This is hypothetical but what would happen if you cannot lend more money than you have? Say you have £100, the maximum you can lend is £100. But somehow you lend £200 to Joe, and Joe spends all of it on chocolate and eats it all, but doesn't pay you back. So have you effectively just created an extra £100 out of thin air and inserted it into the money supply? Is this what banks are doing when they lend out more money than they actually have? What if we abolished this ability, what would happen? (just a guy interested in economics so apologies for my ignorance).


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    $\begingroup$ Seems like you are asking "what happens if you have no apples, but somehow give an apple to Joe and Joe eats it?" I am not sure how your premise can ever be fulfilled, or the "somehow" should be greatly clarified. $\endgroup$ – Giskard Apr 13 '20 at 10:15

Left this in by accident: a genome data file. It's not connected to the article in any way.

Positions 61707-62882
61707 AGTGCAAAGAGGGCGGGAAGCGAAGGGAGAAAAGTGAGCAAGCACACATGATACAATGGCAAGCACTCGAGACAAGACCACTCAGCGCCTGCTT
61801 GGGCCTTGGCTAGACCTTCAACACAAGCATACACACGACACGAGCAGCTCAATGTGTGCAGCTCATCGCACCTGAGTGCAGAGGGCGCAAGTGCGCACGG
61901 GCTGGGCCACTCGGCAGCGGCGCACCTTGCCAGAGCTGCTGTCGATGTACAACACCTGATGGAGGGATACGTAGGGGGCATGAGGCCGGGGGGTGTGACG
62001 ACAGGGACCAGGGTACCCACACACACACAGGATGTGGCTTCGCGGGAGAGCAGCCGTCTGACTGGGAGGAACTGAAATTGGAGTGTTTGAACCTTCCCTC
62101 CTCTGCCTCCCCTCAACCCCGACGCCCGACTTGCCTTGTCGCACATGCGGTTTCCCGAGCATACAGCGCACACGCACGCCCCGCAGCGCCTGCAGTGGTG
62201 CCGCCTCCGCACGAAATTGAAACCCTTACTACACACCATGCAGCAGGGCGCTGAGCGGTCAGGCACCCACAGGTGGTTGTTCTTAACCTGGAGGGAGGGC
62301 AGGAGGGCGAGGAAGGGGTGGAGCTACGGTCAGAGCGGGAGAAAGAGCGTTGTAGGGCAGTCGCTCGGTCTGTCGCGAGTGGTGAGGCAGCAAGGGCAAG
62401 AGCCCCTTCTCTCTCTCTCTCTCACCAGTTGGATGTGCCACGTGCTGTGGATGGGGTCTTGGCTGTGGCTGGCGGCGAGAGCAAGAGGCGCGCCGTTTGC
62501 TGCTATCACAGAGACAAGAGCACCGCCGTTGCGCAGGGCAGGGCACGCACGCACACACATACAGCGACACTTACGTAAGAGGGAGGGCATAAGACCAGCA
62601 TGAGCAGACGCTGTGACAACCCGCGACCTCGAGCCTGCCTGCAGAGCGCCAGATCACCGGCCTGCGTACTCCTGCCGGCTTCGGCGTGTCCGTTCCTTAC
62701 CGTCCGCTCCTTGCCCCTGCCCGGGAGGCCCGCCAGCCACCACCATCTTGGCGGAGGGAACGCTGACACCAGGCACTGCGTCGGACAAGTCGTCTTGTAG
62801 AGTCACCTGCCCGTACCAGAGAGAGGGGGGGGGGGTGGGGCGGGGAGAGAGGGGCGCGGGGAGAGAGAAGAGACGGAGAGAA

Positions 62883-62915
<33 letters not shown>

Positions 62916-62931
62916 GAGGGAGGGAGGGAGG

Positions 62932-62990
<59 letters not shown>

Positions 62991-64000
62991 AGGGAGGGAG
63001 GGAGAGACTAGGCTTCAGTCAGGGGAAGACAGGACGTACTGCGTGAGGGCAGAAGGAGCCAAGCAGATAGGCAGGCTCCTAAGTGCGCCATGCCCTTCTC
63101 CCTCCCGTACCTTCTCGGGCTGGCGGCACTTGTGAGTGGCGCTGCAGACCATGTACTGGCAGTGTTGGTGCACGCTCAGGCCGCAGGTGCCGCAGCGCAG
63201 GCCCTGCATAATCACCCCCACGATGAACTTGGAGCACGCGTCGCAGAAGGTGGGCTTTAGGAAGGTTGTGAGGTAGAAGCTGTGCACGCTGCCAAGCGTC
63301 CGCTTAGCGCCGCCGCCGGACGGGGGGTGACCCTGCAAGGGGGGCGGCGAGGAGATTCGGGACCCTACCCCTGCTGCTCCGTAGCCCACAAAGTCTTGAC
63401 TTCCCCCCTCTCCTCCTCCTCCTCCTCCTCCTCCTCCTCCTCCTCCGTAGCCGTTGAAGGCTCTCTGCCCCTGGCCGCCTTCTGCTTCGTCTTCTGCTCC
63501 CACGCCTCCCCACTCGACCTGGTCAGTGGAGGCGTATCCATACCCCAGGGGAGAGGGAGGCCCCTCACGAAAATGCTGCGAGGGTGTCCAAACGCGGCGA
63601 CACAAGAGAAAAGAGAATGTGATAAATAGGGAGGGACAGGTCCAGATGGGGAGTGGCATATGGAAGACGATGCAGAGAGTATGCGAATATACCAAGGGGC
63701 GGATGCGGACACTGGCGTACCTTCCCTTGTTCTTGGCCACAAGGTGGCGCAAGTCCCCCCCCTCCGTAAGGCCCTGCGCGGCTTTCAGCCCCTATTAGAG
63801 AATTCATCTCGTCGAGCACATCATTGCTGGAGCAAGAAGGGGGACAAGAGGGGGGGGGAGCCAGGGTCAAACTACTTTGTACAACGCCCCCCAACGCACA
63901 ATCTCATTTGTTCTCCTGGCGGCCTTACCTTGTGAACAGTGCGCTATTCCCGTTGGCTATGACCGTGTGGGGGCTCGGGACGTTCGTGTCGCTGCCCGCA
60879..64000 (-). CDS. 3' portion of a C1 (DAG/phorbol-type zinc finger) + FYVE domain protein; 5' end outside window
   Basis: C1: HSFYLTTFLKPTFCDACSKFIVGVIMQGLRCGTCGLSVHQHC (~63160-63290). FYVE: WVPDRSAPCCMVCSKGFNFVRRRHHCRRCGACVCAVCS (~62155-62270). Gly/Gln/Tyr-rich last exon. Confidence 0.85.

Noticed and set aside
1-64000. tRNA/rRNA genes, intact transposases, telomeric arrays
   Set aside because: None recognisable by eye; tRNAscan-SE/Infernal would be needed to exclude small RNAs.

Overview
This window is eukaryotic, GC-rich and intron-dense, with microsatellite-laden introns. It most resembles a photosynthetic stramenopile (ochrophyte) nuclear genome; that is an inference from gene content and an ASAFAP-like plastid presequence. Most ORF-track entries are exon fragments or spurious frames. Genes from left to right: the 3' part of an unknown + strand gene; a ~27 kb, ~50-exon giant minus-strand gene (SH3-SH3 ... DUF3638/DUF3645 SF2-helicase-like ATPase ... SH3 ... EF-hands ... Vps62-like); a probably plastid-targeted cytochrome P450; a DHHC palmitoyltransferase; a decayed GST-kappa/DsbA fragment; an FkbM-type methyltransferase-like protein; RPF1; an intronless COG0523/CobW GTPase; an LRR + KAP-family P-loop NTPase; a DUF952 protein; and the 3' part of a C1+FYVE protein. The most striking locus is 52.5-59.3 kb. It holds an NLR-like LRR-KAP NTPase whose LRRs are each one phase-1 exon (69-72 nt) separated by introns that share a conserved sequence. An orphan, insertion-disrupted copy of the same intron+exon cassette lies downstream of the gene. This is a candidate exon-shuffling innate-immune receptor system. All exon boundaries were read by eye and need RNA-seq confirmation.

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    $\begingroup$ If bank A lends money (creating an asset and a liability, so in this sense increasing the money supply) to customer B who then uses that to write a cheque to supplier C who deposits it with bank D, then bank A owes bank D that amount whether or not B repays the loan. $\endgroup$ – Henry Apr 13 '20 at 10:50
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    $\begingroup$ This question is just asking what would be the effects of moving to full reserve banking. There are already similar questions. Since this question phrasing is extremely awkward, I would recommend looking up full reserve banking and rephrasing the question. economics.stackexchange.com/questions/29641/… $\endgroup$ – Brian Romanchuk Apr 13 '20 at 12:28

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